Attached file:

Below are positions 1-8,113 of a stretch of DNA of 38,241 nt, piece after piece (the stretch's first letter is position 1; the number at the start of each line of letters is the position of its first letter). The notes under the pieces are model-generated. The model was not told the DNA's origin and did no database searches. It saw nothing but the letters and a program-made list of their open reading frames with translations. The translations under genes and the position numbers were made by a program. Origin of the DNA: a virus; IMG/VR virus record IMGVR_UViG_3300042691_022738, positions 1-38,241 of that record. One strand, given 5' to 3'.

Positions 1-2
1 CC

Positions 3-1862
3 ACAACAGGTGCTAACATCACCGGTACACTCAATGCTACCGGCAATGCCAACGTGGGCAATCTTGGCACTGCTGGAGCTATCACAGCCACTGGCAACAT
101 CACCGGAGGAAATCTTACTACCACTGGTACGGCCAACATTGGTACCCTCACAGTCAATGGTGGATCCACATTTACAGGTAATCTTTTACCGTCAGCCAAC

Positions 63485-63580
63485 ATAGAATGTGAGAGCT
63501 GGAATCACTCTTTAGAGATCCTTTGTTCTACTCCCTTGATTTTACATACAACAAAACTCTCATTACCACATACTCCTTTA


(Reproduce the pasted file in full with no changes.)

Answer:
Below are positions 1-8,113 of a stretch of DNA of 38,241 nt, piece after piece (the stretch's first letter is position 1; the number at the start of each line of letters is the position of its first letter). The notes under the pieces are model-generated. The model was not told the DNA's origin and did no database searches. It saw nothing but the letters and a program-made list of their open reading frames with translations. The translations under genes and the position numbers were made by a program. Origin of the DNA: a virus; IMG/VR virus record IMGVR_UViG_3300042691_022738, positions 1-38,241 of that record. One strand, given 5' to 3'.

Positions 1-2
1 CC

Positions 3-1862
3 ACAACAGGTGCTAACATCACCGGTACACTCAATGCTACCGGCAATGCCAACGTGGGCAATCTTGGCACTGCTGGAGCTATCACAGCCACTGGCAACAT
101 CACCGGAGGAAATCTTACTACCACTGGTACGGCCAACATTGGTACCCTCACAGTCAATGGTGGATCCACATTTACAGGTAATCTTTTACCGTCAGCCAAC

Positions 63485-63580
63485 ATAGAATGTGAGAGCT
63501 GGAATCACTCTTTAGAGATCCTTTGTTCTACTCCCTTGATTTTACATACAACAAAACTCTCATTACCACATACTCCTTTA